});

One difference you’ll notice from when we just used the default image, is that no shadow is displayed underneath the marker. You might not care, although it’s a nice visual touch that gives the map a bit of depth. If you want to specify a shadow, you need to have a shadow image as well. This is the shadow image for the Google markers:

One way to setup a shadow is just specify the shadow property on the MarkerOptions, or use marker.setShadow().

var homeMarker = new google.maps.Marker({
	position: homeLatlng,
	map: map,
	title: "Check this cool location",
	icon: "http://maps.google.com/mapfiles/ms/micons/blue.png",
	shadow: "http://maps.google.com/mapfiles/ms/micons/msmarker.shadow.png"
});

However this doesn’t actually place the shadow in the correct location for the above example (see image on the right). I think it’s important to understand what’s happening here.
The marker image is 32 x 32 pixels in dimensions. The shadow image is also 32 pixels high, but is wider, 59 pixels. Both images are currently being centred horizontally on the same point on the map.

Shadow:

Marker:

Together:

What we need to do is create MarkerImage objects for both the marker and its shadow, which will allow us to offset the shadow image to be slightly more to the right, so that it lines up nicely with the marker.

var image = new google.maps.MarkerImage(
	'http://maps.google.com/mapfiles/ms/micons/blue-dot.png',
	new google.maps.Size(32, 32),	// size
	new google.maps.Point(0,0),	// origin
	new google.maps.Point(16, 32)	// anchor
);

var shadow = new google.maps.MarkerImage(
	'http://maps.google.com/mapfiles/ms/micons/msmarker.shadow.png',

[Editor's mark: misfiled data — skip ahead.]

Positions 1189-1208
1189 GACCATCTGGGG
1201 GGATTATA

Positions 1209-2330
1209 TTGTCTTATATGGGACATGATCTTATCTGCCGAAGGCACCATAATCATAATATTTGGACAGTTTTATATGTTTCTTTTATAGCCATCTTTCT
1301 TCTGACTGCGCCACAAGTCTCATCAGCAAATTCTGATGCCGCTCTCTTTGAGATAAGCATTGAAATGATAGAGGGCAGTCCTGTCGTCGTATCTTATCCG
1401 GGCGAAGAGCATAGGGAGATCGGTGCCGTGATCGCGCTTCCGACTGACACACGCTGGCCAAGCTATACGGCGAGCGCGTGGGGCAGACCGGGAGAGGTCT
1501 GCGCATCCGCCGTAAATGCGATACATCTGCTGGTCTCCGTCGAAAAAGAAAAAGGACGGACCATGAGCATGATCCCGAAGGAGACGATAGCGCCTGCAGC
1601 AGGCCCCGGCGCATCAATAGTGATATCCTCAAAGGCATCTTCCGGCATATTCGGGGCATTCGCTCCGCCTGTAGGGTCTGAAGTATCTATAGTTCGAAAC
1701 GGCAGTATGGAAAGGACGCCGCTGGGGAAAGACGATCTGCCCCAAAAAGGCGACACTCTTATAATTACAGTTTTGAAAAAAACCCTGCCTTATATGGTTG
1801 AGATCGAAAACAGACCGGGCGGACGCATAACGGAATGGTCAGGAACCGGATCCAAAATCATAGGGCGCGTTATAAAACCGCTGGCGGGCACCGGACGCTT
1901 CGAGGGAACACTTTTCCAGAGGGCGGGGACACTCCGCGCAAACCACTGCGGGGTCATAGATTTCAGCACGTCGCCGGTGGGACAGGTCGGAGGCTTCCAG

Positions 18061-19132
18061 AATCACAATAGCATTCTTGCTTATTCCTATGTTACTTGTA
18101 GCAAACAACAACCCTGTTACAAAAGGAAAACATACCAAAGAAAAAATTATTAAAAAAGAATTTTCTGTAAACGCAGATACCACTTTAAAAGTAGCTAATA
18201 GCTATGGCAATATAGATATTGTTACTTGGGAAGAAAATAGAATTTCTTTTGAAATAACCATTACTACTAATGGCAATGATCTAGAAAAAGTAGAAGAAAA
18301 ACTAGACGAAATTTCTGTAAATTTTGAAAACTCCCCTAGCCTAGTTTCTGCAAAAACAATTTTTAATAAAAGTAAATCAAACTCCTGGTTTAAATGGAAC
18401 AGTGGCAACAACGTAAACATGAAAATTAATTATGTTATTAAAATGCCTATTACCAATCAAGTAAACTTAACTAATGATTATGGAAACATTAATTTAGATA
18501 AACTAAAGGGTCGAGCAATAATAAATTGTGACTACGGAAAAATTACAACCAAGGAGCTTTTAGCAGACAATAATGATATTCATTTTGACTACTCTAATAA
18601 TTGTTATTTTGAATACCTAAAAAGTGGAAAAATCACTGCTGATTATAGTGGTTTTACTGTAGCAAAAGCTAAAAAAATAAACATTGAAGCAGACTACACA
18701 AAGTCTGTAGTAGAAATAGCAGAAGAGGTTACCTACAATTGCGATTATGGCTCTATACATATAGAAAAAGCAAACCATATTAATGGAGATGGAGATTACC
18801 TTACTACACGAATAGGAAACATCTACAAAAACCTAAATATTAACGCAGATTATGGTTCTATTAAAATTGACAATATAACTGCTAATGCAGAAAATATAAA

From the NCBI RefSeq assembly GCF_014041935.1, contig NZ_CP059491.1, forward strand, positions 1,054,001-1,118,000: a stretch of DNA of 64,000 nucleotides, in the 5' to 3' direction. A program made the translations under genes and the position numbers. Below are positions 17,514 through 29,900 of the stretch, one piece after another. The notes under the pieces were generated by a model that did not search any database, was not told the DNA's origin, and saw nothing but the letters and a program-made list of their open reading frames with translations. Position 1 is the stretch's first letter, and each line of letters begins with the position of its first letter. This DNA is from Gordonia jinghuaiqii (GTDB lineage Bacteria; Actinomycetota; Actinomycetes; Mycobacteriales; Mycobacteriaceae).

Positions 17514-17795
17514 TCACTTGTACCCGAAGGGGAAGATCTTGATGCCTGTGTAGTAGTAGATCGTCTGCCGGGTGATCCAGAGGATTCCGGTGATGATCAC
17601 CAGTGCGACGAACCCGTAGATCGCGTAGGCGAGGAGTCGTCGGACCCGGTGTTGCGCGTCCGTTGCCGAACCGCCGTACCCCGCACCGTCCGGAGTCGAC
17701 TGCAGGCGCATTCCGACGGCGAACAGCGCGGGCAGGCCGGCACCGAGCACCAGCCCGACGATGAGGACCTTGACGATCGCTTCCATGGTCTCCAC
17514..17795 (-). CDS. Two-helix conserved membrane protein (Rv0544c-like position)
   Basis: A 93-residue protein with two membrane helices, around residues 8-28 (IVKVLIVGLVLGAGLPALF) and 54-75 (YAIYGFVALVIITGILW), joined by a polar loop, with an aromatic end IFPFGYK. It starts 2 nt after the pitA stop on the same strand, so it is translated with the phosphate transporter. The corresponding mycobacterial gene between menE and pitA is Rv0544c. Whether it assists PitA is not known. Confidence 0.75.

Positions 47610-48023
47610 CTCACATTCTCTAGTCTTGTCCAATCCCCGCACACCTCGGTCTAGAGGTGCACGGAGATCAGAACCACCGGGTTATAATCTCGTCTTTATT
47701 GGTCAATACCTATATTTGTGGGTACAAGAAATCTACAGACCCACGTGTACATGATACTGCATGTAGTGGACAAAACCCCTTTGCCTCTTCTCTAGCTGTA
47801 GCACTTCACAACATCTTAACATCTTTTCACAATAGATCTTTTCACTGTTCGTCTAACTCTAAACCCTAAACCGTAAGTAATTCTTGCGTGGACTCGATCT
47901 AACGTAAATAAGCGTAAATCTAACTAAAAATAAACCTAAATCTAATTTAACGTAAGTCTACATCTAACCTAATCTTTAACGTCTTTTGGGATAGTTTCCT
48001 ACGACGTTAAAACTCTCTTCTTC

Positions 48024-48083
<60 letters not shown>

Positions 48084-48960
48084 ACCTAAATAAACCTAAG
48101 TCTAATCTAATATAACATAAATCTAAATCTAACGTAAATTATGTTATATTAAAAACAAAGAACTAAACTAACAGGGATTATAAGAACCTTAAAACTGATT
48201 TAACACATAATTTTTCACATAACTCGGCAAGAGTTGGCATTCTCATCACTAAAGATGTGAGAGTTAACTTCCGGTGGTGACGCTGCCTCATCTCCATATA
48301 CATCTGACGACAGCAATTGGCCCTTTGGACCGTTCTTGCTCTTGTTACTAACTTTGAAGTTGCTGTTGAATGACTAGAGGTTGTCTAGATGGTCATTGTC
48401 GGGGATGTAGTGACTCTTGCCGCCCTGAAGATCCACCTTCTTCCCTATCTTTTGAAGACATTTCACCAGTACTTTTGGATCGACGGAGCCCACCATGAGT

new google.maps.Size(59, 32),	// size
	new google.maps.Point(0,0),	// origin
	new google.maps.Point(16, 32)	// anchor
);

So what’s going on here? We define the URL of the image, then the size of the image (width,height). Then the origin, which is the x,y coordinates of where our marker starts on that image (useful if you’re using one sprite image to do lots of markers). The origin locates the top-left corner of our marker. The anchor is the important one here for lining up our marker and our image. This is where the image ‘anchors’ itself to our latlng coordinates on the map. So as the marker comes to a point half-way along it, we say it’s 16 pixels along and 32 points down (i.e. at the bottom of the image). We then repeat this with the shadow, where the tip of the shadow is also 16 pixels along that image, coincidentally.

We then attach the icon and its shadow to the marker like so:

var homeMarker = new google.maps.Marker({
	position: homeLatlng,
	map: map,
	title: "Check this cool location",
	icon: image,
	shadow: shadow
});

You can also get markers from other sources, e.g.